NJ Anti-Looting Bill Introduced in Response to Sandy
While millions of New Jersey residents and businesses were devastated by Superstorm Sandy on October 29, there were many reported incidents of looting and robbery in the storm’s aftermath despite Governor Chris Christie’s declaration of a state of emergency.
In response, Assembly Republicans Dave Russo, Scott Rumana, Mary Pat Angelini and Declan O’Scanlon have introduced legislation increasing the penalties for certain crimes committed when a state of emergency is in force throughout the state or any given locality.
Rumana said, “Under no circumstance can theft or robbery be justified. Those who take advantage of people at their most vulnerable time should be severely punished.”
Angelini explained, “It is unfortunate there are individuals who have no conscience when a chance to take advantage of a disaster situation presents itself. This bill will make them think twice before they commit such deplorable acts.”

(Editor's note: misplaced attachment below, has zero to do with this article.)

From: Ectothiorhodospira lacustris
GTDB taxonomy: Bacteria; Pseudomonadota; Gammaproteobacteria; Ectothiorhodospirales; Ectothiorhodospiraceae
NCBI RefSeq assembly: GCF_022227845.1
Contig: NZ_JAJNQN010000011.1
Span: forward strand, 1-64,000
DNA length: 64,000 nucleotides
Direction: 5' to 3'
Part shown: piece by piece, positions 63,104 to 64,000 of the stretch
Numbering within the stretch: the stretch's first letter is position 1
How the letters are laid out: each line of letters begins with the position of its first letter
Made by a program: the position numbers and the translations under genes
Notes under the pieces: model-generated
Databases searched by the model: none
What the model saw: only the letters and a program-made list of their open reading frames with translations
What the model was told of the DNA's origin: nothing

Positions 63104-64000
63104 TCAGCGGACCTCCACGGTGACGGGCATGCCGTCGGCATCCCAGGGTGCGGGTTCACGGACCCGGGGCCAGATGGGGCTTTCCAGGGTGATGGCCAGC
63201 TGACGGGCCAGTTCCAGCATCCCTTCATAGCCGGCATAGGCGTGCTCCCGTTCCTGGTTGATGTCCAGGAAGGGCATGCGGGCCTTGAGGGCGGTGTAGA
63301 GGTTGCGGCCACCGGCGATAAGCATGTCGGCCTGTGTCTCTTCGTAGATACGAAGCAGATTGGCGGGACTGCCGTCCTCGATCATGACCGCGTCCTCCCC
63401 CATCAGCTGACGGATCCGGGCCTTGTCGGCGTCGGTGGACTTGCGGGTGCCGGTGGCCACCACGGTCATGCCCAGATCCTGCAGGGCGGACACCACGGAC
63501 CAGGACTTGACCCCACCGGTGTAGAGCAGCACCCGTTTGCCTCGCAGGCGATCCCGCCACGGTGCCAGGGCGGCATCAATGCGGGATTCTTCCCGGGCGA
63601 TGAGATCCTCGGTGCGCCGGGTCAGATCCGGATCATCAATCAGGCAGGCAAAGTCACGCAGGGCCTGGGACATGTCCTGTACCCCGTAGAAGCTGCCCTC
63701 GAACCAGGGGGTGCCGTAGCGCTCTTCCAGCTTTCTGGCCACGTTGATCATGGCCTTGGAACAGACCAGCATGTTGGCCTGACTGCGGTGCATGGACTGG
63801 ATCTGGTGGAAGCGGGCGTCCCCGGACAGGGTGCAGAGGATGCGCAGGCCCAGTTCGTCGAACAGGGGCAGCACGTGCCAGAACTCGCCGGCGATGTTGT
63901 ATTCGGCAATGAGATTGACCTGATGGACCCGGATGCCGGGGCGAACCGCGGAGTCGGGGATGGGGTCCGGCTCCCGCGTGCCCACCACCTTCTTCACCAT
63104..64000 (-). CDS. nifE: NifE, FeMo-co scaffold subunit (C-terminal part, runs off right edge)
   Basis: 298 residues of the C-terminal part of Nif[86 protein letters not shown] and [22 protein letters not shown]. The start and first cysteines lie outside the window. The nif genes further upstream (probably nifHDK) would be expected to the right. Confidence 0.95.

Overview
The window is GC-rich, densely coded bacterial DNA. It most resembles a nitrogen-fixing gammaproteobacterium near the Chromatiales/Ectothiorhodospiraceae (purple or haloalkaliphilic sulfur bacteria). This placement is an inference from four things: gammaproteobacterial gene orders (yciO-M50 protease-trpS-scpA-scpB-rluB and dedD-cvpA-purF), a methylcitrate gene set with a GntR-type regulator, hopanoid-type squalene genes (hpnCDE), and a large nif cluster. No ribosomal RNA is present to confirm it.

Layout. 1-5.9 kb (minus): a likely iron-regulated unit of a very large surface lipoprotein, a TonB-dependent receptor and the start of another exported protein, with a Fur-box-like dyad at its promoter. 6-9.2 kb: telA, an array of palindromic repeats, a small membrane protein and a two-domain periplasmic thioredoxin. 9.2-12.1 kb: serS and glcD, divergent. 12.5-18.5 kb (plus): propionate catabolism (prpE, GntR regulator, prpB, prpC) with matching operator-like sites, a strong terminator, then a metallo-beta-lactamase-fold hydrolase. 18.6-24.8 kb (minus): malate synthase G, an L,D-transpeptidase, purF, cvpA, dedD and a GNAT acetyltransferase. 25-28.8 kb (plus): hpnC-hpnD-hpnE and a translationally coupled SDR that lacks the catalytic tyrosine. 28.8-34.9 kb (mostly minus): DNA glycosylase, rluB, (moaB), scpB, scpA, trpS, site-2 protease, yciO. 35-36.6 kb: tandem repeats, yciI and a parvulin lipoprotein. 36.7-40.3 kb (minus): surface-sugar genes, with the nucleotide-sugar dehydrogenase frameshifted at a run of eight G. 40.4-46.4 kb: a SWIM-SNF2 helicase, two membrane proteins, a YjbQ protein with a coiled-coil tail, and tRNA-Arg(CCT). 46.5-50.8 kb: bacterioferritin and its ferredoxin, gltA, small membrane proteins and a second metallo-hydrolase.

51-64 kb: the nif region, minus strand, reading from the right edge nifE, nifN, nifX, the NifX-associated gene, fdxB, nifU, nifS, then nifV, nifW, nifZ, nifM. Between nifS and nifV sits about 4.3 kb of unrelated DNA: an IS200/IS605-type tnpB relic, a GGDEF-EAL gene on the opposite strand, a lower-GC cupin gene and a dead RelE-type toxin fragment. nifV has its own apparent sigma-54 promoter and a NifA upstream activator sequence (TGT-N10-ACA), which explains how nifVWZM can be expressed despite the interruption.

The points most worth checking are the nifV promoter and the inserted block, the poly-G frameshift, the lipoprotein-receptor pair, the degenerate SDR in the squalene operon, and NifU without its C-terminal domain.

Under the bill, crimes like robbery committed against a person would be upgraded from a second degree crime to first degree; burglary would be a second degree crime, regardless of injury; shoplifting would be upgraded to a second degree crime, regardless of the value of the property; and trespassing and riot is increased to a third degree crime, regardless of the purpose.
“This bill is a message to all would-be thieves and burglars – a state of emergency does not mean the fruit is ripe for picking,” said O’Scanlon. “Those who think that a disaster is an entrée to looting are going to be sorely disappointed. The punishment will match the crime.”
A first degree crime is punishable by 10 to 20 years in prison and a fine of up to $200,000; a second degree crime is punishable by 5 to 10 years in prison and a $150,000 fine; a third degree crime carries a penalty of 3 to 5 years in prison and a $15,000 fine; and a fourth degree crime is punishable by 18 months in prison and a fine up to $10,000.
Russo said, “While we saw the compassion and genuine concern by first responders, emergency personnel and citizens across the state to save lives and offer assistance, there were predators who sought to take advantage of the circumstances. These kinds of actions are deplorable and offenders should face a stiff penalty for seeking to profit at the expense of those who are victims.”